If everything goes as planned, this week will be the busiest for initial public offerings since 2000.
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Capital Advisors Growth Fund manager Keith Goddard works to limit losses while maintaining potential for aggressive growth.
All too often, large growth funds have followed a volatile pattern. During bull markets, the growth funds soared as investors bid up prices of fast-moving technology and consumer stocks. Then the rally ended and growth stocks crashed hard as overvalued shares sank.
Because of the regular collapses, the large growth category has often trailed large value. From 1928 through 2010, large growth stocks returned 8.8% annually, compared to a figure of 11.1% for large value, according to Ibbotson Associates. In recent years, growth stocks have sunk twice -- after the Internet bubble burst in 2000 and when the financial crisis unfolded in 2008. Hurt by the downturns, large growth funds trailed the S&P 500 ($INX) during the past decade, while large value funds outdid the benchmark.
The stock has now dropped below its $20-per-share IPO price.
Updated: 4:35 p.m. ET
Shares of Groupon (GRPN), which soared 40% two weeks ago during the daily deal site's IPO, continued to crater on Wednesday.
The stock fell 15.5% to $16.96. The session low was $16.84. Volume continued to be elevated with more than 5 million shares changing hands by midday. Wednesday's decline follows a 15% drop on Tuesday.
The health care products maker is spending $325 million on a private company to bolster its presence in the gastrointestinal diseases therapy space.
By: Zacks Equity Research
Leading health care products maker Covidien (COV) has cut a deal to buy the outstanding shares of Barrx Medical for $325 million, hoping the move will boost its presence in the gastrointestinal diseases therapy space.
Barrx Medical makes ablation catheters and other devices for treating gastrointestinal diseases and Barrett’s esophagus syndrome, a pre-cancerous condition of the lining of the esophagus.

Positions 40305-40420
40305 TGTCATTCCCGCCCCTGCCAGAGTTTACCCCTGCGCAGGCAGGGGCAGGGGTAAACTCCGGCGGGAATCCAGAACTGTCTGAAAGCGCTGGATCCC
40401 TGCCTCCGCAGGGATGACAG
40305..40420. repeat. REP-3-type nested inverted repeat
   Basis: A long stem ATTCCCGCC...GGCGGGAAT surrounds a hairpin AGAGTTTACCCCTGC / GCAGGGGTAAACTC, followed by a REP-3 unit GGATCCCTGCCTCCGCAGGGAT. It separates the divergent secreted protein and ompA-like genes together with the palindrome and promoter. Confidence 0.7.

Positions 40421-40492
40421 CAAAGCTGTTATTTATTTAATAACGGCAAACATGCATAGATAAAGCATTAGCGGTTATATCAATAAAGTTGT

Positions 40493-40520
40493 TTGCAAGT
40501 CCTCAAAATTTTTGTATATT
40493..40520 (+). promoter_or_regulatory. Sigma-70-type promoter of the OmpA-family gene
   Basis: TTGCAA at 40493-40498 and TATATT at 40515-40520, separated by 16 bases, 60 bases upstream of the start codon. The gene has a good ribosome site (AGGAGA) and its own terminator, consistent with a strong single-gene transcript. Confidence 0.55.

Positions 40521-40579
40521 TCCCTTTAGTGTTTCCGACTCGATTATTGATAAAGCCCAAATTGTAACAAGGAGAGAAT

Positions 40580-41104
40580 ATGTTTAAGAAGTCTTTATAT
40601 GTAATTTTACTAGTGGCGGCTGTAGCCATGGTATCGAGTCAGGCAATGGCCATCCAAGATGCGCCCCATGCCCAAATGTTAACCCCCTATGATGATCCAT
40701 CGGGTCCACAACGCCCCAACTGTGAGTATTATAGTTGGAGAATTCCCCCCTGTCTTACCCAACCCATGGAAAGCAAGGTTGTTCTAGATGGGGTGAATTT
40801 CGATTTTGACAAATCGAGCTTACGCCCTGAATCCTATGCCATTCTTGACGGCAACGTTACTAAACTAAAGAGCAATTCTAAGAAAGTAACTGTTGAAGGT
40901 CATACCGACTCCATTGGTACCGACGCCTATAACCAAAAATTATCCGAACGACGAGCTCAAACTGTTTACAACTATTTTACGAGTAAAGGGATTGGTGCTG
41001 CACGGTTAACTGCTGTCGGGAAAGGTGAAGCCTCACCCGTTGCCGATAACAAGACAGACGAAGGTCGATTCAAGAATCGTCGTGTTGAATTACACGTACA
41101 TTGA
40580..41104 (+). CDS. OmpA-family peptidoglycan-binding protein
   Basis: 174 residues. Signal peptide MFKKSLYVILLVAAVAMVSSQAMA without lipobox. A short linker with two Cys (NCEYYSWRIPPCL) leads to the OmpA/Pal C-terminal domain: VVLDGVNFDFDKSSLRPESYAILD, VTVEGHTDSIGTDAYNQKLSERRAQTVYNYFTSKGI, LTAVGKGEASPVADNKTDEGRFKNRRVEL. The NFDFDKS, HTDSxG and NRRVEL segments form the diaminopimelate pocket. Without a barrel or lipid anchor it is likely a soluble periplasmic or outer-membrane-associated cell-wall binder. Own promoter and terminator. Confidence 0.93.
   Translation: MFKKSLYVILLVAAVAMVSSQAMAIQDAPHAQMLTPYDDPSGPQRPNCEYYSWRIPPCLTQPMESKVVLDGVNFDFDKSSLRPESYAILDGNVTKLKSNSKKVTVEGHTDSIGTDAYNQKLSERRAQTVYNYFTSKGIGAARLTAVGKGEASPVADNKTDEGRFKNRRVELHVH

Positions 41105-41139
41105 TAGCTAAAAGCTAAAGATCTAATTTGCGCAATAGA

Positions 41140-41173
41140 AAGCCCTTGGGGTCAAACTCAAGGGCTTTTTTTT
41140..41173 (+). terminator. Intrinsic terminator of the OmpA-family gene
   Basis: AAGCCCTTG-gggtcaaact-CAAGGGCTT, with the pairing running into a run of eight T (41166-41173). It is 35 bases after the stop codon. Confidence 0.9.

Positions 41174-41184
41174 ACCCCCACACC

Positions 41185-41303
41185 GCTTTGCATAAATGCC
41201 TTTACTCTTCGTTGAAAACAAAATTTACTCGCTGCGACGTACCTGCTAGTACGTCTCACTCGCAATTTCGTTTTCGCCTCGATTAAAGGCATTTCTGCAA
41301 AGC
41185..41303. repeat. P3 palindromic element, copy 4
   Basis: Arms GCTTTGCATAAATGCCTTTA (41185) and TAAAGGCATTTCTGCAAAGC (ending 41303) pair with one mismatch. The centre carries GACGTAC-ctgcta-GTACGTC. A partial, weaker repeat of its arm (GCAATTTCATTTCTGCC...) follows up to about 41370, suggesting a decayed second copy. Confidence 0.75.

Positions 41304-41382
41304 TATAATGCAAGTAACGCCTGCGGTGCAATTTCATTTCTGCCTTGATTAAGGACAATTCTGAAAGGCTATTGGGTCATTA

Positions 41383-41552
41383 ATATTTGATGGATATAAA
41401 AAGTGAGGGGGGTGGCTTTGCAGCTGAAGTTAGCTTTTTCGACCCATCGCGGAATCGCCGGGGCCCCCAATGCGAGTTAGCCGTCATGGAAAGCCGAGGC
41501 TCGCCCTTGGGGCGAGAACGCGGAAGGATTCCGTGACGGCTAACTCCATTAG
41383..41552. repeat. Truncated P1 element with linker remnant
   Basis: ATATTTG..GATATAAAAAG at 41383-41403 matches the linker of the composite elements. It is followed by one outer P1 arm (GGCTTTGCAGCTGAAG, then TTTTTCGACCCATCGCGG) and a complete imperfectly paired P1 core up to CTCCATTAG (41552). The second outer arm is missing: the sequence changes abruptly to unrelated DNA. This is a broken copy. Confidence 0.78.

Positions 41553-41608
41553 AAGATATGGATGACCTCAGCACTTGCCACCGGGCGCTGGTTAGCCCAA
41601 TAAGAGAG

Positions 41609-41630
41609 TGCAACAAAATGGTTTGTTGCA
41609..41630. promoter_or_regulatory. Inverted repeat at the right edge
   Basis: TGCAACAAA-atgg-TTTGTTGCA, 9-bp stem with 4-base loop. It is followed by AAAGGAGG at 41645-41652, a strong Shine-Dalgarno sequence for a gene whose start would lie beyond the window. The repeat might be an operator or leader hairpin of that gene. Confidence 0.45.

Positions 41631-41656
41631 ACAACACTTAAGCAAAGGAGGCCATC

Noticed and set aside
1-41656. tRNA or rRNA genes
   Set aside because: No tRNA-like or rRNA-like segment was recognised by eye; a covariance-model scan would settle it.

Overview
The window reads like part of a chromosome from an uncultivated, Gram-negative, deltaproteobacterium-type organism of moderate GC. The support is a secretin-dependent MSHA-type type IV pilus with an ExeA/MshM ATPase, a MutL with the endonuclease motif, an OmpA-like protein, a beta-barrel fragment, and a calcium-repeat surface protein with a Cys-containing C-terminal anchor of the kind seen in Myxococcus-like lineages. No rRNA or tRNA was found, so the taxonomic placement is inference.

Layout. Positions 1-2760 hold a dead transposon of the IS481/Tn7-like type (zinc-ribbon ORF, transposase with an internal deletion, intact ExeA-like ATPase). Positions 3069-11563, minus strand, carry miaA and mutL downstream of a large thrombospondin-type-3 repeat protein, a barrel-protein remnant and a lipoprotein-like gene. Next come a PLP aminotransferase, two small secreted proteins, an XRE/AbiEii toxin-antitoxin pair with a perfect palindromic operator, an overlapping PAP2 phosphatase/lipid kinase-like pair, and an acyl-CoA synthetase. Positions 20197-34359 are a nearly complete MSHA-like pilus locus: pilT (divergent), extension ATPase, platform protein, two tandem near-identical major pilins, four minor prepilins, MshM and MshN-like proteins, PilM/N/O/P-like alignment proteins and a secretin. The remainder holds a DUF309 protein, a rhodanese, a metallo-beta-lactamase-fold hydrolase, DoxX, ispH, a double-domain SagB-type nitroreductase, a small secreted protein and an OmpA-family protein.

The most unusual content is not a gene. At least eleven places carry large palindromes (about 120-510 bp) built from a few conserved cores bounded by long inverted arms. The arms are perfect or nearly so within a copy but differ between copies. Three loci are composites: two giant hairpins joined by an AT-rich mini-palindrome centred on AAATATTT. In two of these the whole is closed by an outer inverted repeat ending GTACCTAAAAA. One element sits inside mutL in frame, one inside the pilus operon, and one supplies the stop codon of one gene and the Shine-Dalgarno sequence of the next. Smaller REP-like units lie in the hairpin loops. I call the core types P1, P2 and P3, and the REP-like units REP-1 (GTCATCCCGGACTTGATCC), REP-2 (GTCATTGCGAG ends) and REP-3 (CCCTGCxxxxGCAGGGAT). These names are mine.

The farm machinery maker saw quarterly sales rise 20% from a year earlier to $8.6 billion.
Deere & Co. (DE) outperformed in its fourth quarter, riding a wave of strong demand for farm machinery and increased sales of construction equipment.
The equipment maker delivered earnings of $1.62 per share in the quarter ended Oct. 31, comfortably exceeding the Zacks Consensus Estimate of $1.44. Results were 51% ahead of the $1.07 earned in the year-ago quarter.
Early indicators show that Black Friday could be a hit for retailers. Will the rest of the holiday season follow suit?
Retailers are hoping that their enthusiasm signals a strong performance for Black Friday, the traditional start of the holiday season. The National Retail Federation recently said that more Americans say they plan to shop for Black Friday bargains than last year. Consumer confidence rose in November to its highest level in November to its highest level in five months.
The two drug companies end a rocky 10-year partnership. What's next for Amylin?
Amylin (AMLN) made news recently when it was announced that Eli Lilly (LLY) had broken a deal between the companies for two Type 2 diabetes treatments, Byetta and Bydureon.
Amylin has also settled a marketing lawsuit it filed against Lilly this year alleging anti-competitive activity after Lilly entered into a marketing deal with Boehringer Ingelheim to sell a competing diabetes drug.
The divorce ends a rocky 10-year partnership between the two companies.
We expect the automaker to rein in development costs after completing work on the Model S and a new plant.
But Tesla's costs also increased substantially year over year, primarily due to higher research and development expenses.
While the market's pullback to key support is a caution sign for now, it’s also likely to result in a rally next week -- one critical to the market’s intermediate-term future.
By Tom Aspray, MoneyShow.com
The heavy selling Monday and additional losses on Tuesday have taken the major averages to the next key areas of support. Additional selling in the S&P futures early Wednesday has taken them below the 50% Fibonacci support levels.